On a sunny July day in Washington, 1924, the Yankees were in Griffith Stadium, playing against the Washington Senators.
In the fourth inning of the first game, before 24,000 fans, the home team’s Joe Judge swung his bat; the ball sailed just over the right-field line, heading toward the bleachers in foul territory.
Racing to make the catch, Babe Ruth slammed into a concrete wall and was knocked unconscious.
Note the racial segregation in this photo.
As it happened, Ruth collapsed next to the section reserved for African-Americans.
The Yankees’ trainer, Doc Woods, rushed to Babe Ruth with a first-aid kit and poured icy water onto his face.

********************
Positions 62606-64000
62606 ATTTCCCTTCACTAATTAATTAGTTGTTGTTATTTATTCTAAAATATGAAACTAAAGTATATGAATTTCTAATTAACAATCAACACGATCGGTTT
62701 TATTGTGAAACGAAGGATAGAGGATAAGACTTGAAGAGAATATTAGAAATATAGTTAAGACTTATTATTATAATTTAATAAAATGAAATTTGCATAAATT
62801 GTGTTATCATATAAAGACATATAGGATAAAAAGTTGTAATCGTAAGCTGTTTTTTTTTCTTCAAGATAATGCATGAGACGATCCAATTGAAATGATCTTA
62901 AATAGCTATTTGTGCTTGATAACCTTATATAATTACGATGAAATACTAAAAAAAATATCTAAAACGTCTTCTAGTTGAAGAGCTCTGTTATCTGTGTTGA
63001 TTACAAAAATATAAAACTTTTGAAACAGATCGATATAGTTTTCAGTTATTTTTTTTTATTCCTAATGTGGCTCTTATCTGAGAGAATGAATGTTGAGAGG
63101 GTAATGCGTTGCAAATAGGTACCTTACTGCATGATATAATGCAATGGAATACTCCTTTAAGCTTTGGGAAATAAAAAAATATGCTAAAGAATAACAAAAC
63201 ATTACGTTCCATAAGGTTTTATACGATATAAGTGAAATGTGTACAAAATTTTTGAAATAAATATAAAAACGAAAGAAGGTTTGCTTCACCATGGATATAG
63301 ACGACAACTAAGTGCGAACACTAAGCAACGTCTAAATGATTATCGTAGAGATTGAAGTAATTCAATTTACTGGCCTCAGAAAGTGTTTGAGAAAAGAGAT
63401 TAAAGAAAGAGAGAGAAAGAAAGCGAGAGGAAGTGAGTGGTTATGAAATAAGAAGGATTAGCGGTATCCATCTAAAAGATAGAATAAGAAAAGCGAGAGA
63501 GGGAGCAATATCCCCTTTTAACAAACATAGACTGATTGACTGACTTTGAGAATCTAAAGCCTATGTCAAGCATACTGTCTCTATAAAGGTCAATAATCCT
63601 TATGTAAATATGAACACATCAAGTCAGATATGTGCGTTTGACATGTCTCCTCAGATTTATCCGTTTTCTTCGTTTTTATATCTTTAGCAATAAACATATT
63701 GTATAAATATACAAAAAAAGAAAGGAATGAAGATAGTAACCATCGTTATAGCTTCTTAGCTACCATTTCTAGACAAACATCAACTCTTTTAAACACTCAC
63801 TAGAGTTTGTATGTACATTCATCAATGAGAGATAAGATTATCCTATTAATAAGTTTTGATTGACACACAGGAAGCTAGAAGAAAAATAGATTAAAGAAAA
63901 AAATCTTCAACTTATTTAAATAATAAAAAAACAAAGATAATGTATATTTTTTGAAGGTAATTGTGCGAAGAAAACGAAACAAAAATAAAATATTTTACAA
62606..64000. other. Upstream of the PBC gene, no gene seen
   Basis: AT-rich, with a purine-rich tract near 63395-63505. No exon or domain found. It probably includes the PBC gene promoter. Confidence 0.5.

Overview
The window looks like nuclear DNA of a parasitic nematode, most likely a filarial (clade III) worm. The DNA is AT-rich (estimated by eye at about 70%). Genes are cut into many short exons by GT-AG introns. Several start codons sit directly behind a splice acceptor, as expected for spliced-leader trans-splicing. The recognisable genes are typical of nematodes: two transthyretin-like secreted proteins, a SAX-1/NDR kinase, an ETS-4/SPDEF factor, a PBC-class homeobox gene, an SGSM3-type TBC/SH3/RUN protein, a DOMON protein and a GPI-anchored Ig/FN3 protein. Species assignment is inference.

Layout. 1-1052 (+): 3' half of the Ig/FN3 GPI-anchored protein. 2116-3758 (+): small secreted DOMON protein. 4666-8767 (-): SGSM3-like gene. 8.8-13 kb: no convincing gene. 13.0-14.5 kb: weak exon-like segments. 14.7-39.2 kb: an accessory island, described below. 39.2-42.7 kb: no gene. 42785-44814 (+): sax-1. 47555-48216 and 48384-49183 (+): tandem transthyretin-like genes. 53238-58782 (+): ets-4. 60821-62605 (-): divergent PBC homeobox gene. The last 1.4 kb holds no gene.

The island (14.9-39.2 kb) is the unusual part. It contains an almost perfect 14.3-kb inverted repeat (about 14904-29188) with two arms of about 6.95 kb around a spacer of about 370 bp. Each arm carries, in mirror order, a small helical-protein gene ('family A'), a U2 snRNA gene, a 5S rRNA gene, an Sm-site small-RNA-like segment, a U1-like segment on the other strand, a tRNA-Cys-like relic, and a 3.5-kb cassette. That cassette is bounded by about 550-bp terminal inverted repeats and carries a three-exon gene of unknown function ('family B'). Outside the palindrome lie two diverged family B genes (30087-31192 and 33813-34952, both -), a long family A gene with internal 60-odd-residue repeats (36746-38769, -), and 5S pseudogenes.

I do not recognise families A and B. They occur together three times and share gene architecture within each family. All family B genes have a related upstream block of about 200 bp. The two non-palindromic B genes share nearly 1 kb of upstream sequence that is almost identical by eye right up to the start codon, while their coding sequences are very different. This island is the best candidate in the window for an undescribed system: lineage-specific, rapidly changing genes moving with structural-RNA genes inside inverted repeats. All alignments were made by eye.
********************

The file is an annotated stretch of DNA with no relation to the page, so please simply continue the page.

Ruth was out for five anxiety-producing minutes.
The District of Columbia police (led by one Captain Doyle) kept the curious and concerned at bay.
When the Babe finally opened his eyes, the Yankees’ manager, Miller Huggins, offered to take him out, but Ruth would not hear of it.
Ruth went back into the game, showing a conspicuous limp (he had damaged his left hip) as he recorded two more hits, drawing louder cheers than usual, for his fortitude, as he rounded the bases. He even kept playing through the second game.